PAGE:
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Putting the Myth of Trickle-Down Economics to Bed

J. Matthew Bennett
|
October 4, 2016
trickle down economics, capitalism

One of the most effective ways to demean and undermine something is to paint a picture of that thing as something far worse than it is, so as to create an emotional reaction against it.  Capitalism, unfortunately, is no exception to this rule. Critics of capitalism often use straw man fallacies to convince people of ideas like the system is rigged for the wealthy, or that businessmen are inherently greedy and will exploit consumers and workers at any and all costs. This mindset perpetuates certain myths in economics. One such myth is the concept of "Trickle-down economics".

First, it’s important to understand that there isn’t much of a definition for trickle-down economics. It, like socialism, seems to be so transparent and ambiguous that the definition changes from person to person. But, most seem to understand the concept as the practice of government providing subsidies in the form of tax breaks to wealthy individuals and large businesses with the expectation that the added business activity would necessarily trickle down to the middle and lower classes, thereby making everyone more prosperous.

The term "trickle-down" is usually used as ad hominem to describe the supply-side economics approach. Supply-side economics is the belief that the best way to increase prosperity in society, defined as rising wages and employment, is to increase production. And the best way to achieve the desired success is to keep tax rates low, specifically for the productive class.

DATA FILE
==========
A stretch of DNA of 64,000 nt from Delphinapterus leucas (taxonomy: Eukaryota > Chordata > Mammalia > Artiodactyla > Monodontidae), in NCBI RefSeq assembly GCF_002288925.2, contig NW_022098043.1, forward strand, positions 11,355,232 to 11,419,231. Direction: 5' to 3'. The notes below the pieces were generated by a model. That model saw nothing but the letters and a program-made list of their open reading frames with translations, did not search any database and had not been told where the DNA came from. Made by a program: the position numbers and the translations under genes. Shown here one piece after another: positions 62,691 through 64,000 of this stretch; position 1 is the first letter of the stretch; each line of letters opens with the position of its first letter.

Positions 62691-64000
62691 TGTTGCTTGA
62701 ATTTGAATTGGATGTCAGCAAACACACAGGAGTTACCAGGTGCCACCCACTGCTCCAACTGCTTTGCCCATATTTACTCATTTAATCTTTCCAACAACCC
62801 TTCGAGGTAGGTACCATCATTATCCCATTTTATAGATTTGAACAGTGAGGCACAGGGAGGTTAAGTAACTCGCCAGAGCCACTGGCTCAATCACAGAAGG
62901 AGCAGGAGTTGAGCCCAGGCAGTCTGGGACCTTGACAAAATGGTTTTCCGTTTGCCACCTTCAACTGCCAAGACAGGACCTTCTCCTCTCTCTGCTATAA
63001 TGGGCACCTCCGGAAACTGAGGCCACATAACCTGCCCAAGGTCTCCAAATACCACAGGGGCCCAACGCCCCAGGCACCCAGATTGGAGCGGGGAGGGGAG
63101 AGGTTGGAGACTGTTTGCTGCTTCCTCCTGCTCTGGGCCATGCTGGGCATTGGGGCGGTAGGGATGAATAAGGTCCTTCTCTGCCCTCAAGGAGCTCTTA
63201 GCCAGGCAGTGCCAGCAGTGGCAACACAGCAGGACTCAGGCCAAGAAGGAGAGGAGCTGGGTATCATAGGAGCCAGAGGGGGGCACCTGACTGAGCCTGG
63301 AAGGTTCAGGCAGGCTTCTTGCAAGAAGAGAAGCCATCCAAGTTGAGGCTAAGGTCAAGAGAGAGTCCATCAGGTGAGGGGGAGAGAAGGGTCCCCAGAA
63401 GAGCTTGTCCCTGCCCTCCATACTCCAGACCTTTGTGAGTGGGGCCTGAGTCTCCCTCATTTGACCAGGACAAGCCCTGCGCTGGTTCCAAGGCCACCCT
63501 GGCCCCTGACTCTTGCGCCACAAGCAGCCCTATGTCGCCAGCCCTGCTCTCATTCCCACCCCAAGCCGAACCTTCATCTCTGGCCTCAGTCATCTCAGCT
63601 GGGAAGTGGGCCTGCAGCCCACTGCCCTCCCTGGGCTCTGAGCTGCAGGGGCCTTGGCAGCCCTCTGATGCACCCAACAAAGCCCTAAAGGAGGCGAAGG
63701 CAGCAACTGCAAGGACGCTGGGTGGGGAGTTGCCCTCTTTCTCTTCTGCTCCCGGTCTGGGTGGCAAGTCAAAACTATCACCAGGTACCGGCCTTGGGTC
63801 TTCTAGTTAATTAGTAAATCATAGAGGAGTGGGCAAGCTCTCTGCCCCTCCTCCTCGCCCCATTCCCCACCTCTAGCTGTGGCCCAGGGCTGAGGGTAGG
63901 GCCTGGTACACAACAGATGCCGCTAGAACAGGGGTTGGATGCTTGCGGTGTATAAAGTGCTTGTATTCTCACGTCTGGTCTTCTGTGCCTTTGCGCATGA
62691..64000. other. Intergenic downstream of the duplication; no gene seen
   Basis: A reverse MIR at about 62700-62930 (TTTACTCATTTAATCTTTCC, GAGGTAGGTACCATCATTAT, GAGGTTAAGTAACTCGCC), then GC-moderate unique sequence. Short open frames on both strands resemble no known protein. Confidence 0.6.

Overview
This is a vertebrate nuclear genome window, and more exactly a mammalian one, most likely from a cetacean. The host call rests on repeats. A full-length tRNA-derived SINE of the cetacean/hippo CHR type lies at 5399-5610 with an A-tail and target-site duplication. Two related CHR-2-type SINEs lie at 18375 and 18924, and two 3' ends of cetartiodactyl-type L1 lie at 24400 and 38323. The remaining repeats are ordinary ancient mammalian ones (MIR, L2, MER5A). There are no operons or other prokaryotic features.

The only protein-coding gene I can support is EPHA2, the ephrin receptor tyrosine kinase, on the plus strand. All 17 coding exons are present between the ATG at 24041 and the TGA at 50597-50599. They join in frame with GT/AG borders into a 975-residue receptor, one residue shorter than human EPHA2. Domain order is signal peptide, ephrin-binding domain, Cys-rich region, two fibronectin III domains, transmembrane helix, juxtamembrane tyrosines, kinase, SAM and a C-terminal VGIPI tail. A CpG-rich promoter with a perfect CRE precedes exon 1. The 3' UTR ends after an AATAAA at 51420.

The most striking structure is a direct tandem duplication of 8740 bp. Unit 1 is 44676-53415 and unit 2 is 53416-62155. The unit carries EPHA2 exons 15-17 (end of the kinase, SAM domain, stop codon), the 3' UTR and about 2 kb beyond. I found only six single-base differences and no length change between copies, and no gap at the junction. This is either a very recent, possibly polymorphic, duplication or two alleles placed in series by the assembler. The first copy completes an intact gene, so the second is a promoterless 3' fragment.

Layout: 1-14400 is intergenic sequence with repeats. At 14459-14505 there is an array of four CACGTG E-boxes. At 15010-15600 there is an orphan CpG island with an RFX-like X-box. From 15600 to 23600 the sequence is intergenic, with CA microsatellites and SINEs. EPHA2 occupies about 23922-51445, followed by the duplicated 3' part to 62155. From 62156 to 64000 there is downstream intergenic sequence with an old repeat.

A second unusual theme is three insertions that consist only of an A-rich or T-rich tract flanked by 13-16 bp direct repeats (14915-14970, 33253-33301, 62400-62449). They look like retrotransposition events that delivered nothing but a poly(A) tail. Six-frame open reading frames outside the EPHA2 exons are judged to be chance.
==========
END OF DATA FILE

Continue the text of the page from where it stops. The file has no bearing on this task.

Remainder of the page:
Supply-side economics tends to parallel classical economics in that it emphasizes supply levels (hence the name), as opposed to the Keynesian and Malthusian approaches that focus on aggregate demand. But, it is the concept of giving massive tax breaks to millionaires and billionaires and expecting those tax breaks to magically increase incomes for the masses that progressives seem to despise about the approach.

Advocates for supply-side economics argue that they do not advocate for trickle-down. It is their argument that trickle-down as an economic strategy doesn’t exist at all. What it comes down to, it seems, is just a difference in perspective.

Conservatives and libertarians view taxation as government extracting money from the private economy, whereas progressives and socialists view taxation as money that government is rightfully entitled to or is owed.

This is why supply-siders see their policies as allowing people and companies to keep more of what they earn, whereas the anti-trickle-down crowd sees it as the government giving money away. Also, note that supply-siders do not simply favor reducing taxes for the wealthy. A major straw man argument often levied by progressives on this issue is the "tax cuts for the rich" argument. Supply-siders favor reducing everyone’s tax burden, not just the wealthy.

Now, let’s explore why trickle-down is a myth.

Opponents trickle-down economics oppose it generally because they see tax breaks for the wealthy as a net negative for society. They approach the argument with a zero-sum mentality that every dollar not taxed from a rich man due to a tax cut is in effect taken from the poor man’s pocket since the government has a reduced capacity to provide for that poor man. Providing subsidies in the form of tax breaks will only ensure that the wealthy become wealthier, without any expectation that the money will trickle down to the masses, they would argue.